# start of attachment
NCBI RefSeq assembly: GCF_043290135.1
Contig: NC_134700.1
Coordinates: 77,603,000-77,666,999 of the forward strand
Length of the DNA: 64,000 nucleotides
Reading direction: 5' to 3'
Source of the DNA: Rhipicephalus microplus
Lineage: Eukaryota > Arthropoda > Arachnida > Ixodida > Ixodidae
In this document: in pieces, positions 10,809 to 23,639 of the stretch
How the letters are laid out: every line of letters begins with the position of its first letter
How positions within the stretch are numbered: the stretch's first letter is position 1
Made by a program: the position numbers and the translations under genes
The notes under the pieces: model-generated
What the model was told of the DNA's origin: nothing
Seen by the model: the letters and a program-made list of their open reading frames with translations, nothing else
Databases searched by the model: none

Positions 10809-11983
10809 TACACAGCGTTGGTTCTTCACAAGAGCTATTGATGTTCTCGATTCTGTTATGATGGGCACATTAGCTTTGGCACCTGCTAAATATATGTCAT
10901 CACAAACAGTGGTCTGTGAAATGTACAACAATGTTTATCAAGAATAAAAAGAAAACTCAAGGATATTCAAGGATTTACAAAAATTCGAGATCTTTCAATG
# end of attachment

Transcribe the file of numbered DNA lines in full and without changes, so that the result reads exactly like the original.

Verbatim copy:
NCBI RefSeq assembly: GCF_043290135.1
Contig: NC_134700.1
Coordinates: 77,603,000-77,666,999 of the forward strand
Length of the DNA: 64,000 nucleotides
Reading direction: 5' to 3'
Source of the DNA: Rhipicephalus microplus
Lineage: Eukaryota > Arthropoda > Arachnida > Ixodida > Ixodidae
In this document: in pieces, positions 10,809 to 23,639 of the stretch
How the letters are laid out: every line of letters begins with the position of its first letter
How positions within the stretch are numbered: the stretch's first letter is position 1
Made by a program: the position numbers and the translations under genes
The notes under the pieces: model-generated
What the model was told of the DNA's origin: nothing
Seen by the model: the letters and a program-made list of their open reading frames with translations, nothing else
Databases searched by the model: none

Positions 10809-11983
10809 TACACAGCGTTGGTTCTTCACAAGAGCTATTGATGTTCTCGATTCTGTTATGATGGGCACATTAGCTTTGGCACCTGCTAAATATATGTCAT
10901 CACAAACAGTGGTCTGTGAAATGTACAACAATGTTTATCAAGAATAAAAAGAAAACTCAAGGATATTCAAGGATTTACAAAAATTCGAGATCTTTCAATG